I won't say i've completely forgiven myself and moved on . . . Yet . . . But i'm working on it.Last edit by Joe V on Jan 29, '16
Ruby Vee freely admits she is not a perfect person or a perfect nurse. Hopefully, she learns from her mistakes and hopefully you will, too.
Ruby Vee has '38' year(s) of experience and specializes in 'ICU/CCU'. From 'the Midwest'; Joined Jun '02; Posts: 10,208; Likes: 39,975.3Feb 9, '11 by imintroubleIt's not always easy. I don't ever want to do it. But being honest after I've made a mistake somehow makes it easier to bear.
Thanks for your post.Last edit by imintrouble on Feb 9, '112Feb 9, '11 by gonzo1Have made more than a few mistakes, but I always own up. It is always the right thing to do6Feb 10, '11 by DedHedRNDo you think it is possible that she was panicking and was substituting 1 milligram for 1 milliliter in her mind when she pushed the meds and never even realized that she made a mistake?
And laughter is a nervous response of some people when they know that they have done something wrong, its doesn't always mean that they think the situation is funny, or that they are not sorry.7Feb 11, '11 by woohSheesh, I make a mistake, I tell EVERYONE. Better for my colleagues to learn from my mistakes than for them to have to make the same one.6Feb 11, '11 by silverbat, ASN, RNWhat bothers me the most is the mistakes we don't realize we made..........
I had a nurse once walk down a hall hanging IVPB's a she went, which was fine, as it were, until I answered a beeping IV and found she had hung the wrong meds on almost everyone 7-8 pts.... Thank goodness no one was harmed...but........
I still remember my first med error as a CMT, and practically all my others, because, yes, I have made errors, I am human, I have learned. DO NOT trust the nurse who says she has NEVER made an error, She hasn't admitted to it, yet.4Feb 11, '11 by cherryames1949Best advice ever. Sometimes people are reluctant to own up because a manager or the health care facility can be punitive. Nobody wants to make a mistake. It can be devastating. Management could have appropriate education following an error. The institution could have a review of errors, in a non punitive environment, so everyone could benefit. This could improve employee morale and patient care.4Feb 15, '11 by dudette10, BSN, RNI also want to add something to Ruby Vee's excellent post.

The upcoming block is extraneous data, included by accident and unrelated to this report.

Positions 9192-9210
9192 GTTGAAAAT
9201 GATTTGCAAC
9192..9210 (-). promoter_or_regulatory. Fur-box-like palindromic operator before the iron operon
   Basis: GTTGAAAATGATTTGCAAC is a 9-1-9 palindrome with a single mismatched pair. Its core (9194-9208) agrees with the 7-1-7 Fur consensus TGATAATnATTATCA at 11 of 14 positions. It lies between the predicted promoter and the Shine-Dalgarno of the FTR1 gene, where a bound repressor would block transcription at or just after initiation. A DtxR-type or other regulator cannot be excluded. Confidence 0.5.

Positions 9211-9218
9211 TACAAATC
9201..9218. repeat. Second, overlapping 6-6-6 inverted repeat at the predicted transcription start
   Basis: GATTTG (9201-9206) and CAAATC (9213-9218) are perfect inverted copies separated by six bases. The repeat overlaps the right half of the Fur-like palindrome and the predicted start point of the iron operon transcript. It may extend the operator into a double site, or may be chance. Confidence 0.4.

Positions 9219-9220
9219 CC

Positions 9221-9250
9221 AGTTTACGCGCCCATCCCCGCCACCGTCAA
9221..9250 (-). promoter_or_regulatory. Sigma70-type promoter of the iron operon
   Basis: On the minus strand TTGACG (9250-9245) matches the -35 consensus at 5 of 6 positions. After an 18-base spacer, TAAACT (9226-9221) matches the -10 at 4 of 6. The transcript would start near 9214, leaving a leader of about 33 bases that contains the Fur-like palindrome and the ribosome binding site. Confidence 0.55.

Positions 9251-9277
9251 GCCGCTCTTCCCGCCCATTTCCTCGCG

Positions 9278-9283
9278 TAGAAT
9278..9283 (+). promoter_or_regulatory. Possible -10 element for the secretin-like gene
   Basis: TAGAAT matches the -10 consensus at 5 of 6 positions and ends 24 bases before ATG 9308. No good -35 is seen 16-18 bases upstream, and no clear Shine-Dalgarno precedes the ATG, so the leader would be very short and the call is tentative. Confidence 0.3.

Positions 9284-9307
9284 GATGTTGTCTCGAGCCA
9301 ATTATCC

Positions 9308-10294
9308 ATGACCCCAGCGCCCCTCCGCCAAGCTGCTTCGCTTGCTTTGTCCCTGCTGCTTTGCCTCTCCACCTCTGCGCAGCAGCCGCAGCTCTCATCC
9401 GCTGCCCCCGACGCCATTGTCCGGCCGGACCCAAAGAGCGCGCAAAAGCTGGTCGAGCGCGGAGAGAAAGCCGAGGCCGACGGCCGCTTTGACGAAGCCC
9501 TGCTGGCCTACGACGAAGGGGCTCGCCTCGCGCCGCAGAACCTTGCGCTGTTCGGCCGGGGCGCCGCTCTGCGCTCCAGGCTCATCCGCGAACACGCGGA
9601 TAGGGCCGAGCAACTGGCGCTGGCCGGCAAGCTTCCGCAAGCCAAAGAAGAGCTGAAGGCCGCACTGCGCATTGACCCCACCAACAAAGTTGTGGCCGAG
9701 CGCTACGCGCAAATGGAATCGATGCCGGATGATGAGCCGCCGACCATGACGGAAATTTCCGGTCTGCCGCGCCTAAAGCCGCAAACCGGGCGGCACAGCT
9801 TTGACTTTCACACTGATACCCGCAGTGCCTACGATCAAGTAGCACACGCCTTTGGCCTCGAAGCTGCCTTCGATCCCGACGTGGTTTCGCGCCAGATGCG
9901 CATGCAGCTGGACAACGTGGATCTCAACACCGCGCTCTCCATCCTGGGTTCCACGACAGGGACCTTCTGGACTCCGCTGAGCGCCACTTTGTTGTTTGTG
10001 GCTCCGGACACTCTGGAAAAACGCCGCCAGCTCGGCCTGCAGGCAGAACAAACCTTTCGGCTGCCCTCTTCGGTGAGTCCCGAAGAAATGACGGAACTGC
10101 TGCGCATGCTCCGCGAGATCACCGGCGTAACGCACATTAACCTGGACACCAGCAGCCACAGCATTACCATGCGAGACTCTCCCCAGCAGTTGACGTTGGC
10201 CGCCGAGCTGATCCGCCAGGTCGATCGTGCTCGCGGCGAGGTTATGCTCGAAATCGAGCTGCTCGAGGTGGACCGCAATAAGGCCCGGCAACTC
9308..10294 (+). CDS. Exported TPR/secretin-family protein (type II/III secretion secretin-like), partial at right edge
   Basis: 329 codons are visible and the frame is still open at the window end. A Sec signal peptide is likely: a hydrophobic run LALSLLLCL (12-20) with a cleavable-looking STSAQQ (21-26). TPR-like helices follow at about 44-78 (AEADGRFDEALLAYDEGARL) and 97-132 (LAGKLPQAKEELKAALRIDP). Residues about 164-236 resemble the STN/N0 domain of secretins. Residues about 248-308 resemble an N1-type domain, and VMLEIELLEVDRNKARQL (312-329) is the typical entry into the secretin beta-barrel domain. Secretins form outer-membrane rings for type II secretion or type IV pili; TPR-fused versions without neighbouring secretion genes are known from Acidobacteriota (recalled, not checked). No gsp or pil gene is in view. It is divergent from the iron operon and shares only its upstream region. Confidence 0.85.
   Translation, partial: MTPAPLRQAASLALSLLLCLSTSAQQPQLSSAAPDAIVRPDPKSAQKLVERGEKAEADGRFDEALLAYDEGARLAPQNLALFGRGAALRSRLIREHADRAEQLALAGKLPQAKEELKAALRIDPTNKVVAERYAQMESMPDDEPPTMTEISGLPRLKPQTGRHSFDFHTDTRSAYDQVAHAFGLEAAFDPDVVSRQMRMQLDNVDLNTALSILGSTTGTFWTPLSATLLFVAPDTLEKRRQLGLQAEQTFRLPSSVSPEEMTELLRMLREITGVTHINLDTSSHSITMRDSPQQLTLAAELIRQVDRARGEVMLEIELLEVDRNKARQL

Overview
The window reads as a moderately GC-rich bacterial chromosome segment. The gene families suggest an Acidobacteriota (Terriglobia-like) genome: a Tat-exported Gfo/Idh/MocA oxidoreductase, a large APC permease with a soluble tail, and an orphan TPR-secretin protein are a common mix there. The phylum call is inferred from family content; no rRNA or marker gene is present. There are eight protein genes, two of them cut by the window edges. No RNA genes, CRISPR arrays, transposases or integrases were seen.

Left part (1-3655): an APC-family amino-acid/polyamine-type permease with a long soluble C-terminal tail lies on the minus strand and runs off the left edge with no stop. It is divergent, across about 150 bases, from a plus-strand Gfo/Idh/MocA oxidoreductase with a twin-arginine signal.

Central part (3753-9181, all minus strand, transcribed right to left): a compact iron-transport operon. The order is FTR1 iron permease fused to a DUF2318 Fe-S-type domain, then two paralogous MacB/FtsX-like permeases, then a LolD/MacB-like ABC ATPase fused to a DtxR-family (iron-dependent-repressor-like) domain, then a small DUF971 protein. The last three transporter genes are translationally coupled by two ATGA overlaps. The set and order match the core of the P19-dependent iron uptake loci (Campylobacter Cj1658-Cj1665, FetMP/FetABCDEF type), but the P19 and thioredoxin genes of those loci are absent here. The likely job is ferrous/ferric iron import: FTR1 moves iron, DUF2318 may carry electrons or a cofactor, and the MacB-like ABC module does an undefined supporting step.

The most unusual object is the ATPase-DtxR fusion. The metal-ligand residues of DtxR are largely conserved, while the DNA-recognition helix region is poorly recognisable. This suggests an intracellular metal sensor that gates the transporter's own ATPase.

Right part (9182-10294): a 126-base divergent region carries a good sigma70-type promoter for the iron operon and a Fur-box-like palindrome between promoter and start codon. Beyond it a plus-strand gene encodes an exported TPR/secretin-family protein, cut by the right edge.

Never forget to learn from your "almost" mistakes, too. You know the ones...where you almost make a mistake, but catch it just in time. As a student, I've made a more "almost" mistakes than actual mistakes because I have someone watching over my shoulder, and those are very important to reflect on also.0Feb 15, '11 by NurseofhopeWe all do mistakes , Me too , but we have to learn from ours mistakesLast edit by dianah on Feb 16, '11 : Reason: Terms of Service1Feb 18, '11 by joanapril_18It's ethically correct to admit the mistake that occurred, and it also gives a chance to quickly correct the problem. I just think it's difficult to be completely truthful about the mistake if you know that your superiors will never forget the mistake you've done. It's hard to move on when they keep on reminding you of the mistake you did. Even if there was no harm that beset the patient or it didn't kill the patient they would still remember it and bash it in your face right after you've made another mistake of a different kind.